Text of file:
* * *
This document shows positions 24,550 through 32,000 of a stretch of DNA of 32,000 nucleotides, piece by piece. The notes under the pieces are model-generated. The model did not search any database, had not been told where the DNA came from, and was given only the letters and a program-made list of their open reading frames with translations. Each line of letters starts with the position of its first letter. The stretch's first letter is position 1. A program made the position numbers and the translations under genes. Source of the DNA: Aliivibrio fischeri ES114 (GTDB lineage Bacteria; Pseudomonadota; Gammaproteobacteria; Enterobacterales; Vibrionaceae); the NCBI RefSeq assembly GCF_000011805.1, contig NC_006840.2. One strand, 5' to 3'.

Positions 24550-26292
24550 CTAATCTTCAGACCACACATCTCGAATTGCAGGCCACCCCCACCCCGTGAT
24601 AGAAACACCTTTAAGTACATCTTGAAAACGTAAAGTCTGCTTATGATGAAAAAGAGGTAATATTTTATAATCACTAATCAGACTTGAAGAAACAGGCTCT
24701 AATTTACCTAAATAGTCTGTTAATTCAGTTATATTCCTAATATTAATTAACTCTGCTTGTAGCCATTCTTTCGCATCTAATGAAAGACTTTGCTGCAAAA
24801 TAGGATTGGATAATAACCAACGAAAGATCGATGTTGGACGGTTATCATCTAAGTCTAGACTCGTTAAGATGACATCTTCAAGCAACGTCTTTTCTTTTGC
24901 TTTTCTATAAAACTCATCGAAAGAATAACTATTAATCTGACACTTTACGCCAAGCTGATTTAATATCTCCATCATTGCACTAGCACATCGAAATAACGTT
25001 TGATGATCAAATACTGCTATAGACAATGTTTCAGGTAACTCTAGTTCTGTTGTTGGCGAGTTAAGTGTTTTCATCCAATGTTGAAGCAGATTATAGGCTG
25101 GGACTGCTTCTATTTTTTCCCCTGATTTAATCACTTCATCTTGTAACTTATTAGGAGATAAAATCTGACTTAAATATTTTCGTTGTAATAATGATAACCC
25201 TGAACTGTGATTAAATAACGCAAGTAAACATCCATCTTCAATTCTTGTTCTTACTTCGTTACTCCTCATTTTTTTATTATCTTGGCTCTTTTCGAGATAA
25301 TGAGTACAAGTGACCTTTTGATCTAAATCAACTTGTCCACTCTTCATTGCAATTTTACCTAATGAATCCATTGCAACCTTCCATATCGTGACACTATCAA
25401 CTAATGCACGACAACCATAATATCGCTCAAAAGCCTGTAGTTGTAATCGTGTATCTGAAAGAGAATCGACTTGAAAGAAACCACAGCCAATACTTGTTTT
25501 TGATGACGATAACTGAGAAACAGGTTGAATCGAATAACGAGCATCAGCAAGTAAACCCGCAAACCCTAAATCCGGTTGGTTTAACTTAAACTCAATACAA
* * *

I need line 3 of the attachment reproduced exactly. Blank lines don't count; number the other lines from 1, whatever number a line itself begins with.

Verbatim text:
24550 CTAATCTTCAGACCACACATCTCGAATTGCAGGCCACCCCCACCCCGTGAT